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Oxford decides its name is a moneymaker

April 17, 2005 at 9:02 PM   |   Comments

OXFORD, England, April 17 (UPI) -- Britain's Oxford University has decided to cash-in on its venerable name and reputation by licensing T-shirts, champagne, and other memorabilia.

"A little while ago 'commercial' was in the same part of the Oxford English Dictionary as 'prostitution' at this university," Mike Davis, managing director of Oxford Limited, told the Times of London.

Oxford Limited is a subsidiary set up to handle agreements for use of the university's name and coat of arms. Oxford trademarked its crest in 1993 and gets almost $1 million a year from licensing deals, but hopes to bring in 10 times more within the next five years.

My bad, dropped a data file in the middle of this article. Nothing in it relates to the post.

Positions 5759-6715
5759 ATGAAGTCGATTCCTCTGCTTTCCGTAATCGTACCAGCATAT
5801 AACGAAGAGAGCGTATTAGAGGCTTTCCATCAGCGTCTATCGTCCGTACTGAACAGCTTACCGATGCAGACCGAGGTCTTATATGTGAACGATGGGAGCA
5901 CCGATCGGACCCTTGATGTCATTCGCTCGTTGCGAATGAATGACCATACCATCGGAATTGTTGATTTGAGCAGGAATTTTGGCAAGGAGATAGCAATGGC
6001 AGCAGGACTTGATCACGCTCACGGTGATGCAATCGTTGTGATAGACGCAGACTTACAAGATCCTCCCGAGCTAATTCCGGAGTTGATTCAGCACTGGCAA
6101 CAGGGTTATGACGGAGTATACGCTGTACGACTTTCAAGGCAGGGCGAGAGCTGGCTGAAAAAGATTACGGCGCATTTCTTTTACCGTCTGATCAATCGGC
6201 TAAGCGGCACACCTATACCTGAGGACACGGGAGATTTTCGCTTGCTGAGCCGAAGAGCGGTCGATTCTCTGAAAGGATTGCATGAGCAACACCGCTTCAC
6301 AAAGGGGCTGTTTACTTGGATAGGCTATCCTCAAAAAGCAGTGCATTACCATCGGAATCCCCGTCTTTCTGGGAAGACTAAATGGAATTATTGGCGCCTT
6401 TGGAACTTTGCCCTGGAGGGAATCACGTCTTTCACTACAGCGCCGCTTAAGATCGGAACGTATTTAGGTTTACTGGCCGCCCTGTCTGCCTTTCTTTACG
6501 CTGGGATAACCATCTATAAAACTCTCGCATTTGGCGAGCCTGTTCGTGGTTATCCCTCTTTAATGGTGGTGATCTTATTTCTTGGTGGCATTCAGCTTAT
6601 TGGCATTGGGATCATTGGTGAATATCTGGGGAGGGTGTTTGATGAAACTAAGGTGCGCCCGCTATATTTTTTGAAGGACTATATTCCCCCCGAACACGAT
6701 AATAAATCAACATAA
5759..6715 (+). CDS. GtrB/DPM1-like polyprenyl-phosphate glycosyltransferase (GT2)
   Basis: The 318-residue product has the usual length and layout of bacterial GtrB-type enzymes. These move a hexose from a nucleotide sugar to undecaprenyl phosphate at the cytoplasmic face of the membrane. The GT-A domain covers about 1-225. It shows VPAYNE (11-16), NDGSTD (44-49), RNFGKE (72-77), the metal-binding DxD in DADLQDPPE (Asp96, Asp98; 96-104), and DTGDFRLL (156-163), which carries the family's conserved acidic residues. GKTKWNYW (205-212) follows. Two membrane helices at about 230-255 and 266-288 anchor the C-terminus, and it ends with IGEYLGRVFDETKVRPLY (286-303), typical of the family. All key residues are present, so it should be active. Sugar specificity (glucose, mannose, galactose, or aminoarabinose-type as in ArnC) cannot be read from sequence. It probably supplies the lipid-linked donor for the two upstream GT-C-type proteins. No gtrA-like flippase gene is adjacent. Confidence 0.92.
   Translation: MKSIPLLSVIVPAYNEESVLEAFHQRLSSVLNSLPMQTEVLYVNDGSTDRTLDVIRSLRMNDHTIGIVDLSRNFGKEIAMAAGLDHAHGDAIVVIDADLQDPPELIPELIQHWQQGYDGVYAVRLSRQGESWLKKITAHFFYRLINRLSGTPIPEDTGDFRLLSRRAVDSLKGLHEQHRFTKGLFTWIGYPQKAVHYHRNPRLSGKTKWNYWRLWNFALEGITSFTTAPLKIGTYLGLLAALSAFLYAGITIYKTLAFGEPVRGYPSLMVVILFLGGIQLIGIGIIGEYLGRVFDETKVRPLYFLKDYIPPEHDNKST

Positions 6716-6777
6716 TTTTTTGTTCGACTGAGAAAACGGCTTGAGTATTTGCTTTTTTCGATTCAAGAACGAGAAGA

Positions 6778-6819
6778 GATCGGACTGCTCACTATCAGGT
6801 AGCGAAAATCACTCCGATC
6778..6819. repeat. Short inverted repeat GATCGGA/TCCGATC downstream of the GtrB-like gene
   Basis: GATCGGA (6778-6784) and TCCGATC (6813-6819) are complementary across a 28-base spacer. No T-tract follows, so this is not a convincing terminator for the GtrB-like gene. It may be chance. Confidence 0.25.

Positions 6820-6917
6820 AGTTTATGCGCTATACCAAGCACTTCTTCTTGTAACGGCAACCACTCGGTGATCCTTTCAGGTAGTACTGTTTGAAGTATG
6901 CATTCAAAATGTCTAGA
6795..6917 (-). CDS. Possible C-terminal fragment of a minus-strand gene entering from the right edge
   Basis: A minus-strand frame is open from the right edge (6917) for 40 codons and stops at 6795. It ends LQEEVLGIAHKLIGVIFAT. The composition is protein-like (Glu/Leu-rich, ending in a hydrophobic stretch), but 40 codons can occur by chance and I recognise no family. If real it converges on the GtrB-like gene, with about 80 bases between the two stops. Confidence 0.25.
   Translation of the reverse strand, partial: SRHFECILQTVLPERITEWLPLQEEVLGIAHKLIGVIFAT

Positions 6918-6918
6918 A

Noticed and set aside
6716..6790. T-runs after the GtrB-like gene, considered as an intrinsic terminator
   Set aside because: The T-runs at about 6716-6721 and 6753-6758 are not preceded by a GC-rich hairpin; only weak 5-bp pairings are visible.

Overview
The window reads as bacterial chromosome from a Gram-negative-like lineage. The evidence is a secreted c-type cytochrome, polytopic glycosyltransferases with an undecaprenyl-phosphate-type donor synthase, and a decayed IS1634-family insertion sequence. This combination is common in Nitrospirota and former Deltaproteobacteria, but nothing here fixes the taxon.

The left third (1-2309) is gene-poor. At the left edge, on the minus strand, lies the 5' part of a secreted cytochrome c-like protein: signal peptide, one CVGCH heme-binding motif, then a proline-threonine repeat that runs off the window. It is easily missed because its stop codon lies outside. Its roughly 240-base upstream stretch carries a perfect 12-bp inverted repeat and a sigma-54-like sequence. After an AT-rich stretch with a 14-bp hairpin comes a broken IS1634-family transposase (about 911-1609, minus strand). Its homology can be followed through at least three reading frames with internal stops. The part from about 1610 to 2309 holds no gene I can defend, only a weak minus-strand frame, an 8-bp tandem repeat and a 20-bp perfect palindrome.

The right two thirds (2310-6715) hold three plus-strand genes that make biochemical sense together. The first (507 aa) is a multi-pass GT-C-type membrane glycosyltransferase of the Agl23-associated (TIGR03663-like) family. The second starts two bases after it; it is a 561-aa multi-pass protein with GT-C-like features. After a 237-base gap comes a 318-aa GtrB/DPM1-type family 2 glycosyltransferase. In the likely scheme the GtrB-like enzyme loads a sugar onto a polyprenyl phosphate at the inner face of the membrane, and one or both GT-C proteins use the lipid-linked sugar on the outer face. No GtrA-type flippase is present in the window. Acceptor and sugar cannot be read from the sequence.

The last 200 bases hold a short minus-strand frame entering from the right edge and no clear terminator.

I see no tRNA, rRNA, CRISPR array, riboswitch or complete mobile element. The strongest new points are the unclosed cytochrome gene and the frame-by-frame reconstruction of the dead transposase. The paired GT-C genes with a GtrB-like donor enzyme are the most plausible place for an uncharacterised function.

"We want to sell things with a real relevance to Oxford; we want to romance the products with Oxford's heritage," Davis said.

The university has already signed an agreement with a toymaker for a line of scientific products aimed at the young. Davis said other items being considered are microscopes and globes sold bearing the names of famous scientists associated with Oxford.

Topics: Mike Davis
© 2005 United Press International, Inc. All Rights Reserved. Any reproduction, republication, redistribution and/or modification of any UPI content is expressly prohibited without UPI's prior written consent.
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